New Osgoode tax blog to provide forum for national and international tax conversation
A new tax blog based out of York University's Osgoode Hall Law School promises to be an inspiring, provocative and thoughtful forum for conversations on topical fiscal and tax issues in Canada and around the world.
The “Tax at Osgoode Hall Law School” blog will feature regular contributions – such as commentary on, or reaction to, a case, decision, news story or legal development with respect to tax law – from Osgoode faculty members, particularly those in the law school’s robust tax program, academics from other institutions, practitioners of various kinds and others who are established in the field.
In addition, the blog will actively encourage contributions from students, especially those in the LLM Tax program.
“This blog is for all students," said J. Scott Wilkie, Distinguished Professor of Practice at Osgoode, one of the most high-profile tax practitioners in Canada and principal curator of the blog. "Students in the most expansive sense, not just those enrolled in Osgoode’s academic programs but certainly including our own students who think about fiscal and tax matters, often more expansively than others, and who understand the importance of those matters in identifying and enabling constructive responses to any social and economic policy goals."
Wilkie said the intent is for the blog to be different from other blogs in that its emphasis will be on conversation.
“Not only are all contributions welcome, but they need only be a sentence or a few. It is a conversation, and conversations are not orchestrated or scripted. They simply happen as interested and interesting interlocutors share ideas and experience.”
The blog was first conceived a few years ago by Osgoode tax law professors Jinyan Li, now co-director with Wilkie of the Professional LLM in the tax law program, and Lisa Philipps, now York's provost and vice-president academic of York.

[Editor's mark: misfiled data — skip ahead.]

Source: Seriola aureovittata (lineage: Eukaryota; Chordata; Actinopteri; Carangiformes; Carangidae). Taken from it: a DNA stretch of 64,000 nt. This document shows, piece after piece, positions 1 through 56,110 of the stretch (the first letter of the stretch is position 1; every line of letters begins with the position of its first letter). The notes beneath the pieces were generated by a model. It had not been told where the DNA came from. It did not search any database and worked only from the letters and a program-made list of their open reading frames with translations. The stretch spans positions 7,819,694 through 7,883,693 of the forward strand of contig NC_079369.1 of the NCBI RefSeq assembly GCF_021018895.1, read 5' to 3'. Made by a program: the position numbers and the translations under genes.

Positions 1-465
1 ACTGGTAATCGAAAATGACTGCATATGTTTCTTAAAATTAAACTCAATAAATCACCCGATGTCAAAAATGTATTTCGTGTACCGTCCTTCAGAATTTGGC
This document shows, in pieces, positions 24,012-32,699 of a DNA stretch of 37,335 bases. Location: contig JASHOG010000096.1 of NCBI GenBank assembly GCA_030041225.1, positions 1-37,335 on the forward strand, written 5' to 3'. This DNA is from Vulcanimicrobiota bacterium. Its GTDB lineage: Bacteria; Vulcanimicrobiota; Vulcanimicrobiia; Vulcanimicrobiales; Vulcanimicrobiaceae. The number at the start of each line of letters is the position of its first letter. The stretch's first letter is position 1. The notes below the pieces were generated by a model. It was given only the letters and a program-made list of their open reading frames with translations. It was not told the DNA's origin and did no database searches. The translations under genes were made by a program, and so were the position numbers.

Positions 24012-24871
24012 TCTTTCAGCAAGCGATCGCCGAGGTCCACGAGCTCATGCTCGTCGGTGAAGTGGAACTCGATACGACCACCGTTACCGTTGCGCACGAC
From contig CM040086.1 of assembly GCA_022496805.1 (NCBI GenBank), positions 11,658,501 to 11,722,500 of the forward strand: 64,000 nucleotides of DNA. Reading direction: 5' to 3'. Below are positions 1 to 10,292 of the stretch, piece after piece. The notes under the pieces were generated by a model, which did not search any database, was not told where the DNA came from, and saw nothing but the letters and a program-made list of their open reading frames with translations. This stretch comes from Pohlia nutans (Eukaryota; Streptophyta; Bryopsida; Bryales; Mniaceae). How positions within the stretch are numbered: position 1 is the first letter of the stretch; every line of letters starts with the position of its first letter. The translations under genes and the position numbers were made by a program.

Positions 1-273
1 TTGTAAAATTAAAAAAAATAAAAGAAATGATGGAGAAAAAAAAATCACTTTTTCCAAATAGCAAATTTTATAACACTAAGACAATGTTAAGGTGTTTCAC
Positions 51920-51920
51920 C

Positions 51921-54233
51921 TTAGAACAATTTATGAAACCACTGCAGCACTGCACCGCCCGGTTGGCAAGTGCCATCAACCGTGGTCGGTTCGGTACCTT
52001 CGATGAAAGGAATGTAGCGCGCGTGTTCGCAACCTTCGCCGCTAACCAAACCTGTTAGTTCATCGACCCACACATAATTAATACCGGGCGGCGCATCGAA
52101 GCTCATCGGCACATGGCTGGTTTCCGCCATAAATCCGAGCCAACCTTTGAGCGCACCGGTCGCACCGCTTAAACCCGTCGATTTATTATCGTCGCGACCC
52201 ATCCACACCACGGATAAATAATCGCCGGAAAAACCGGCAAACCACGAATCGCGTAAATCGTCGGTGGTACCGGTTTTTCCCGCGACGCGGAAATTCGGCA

Li credits Wilkie and summer research assistant, JD student Corey LeBlanc, with bringing the “Tax at Osgoode Hall Law School” blog to fruition. “I’m deeply grateful to Professor Wilkie and Corey for giving life to the idea of a tax blog at Osgoode,” Li said. “The timing is particularly significant as we all crave having meaningful conversations about tax and its impact on life during social distancing.”
Wilkie agreed that the present experience of governments around the world and of supranational organizations such as the Organisation for Economic Cooperation and Development with respect to COVID-19 “is possibly the clearest, most immediate and most easily understandable indication of how important fiscal and tax policy are, and further, as are the legislative and administrative ways to activate it, with both humanitarian and structural economic and regulatory considerations front of mind.”
The “Tax at Osgoode Hall Law School” blog can be found at https://tax.osgoode.yorku.ca/.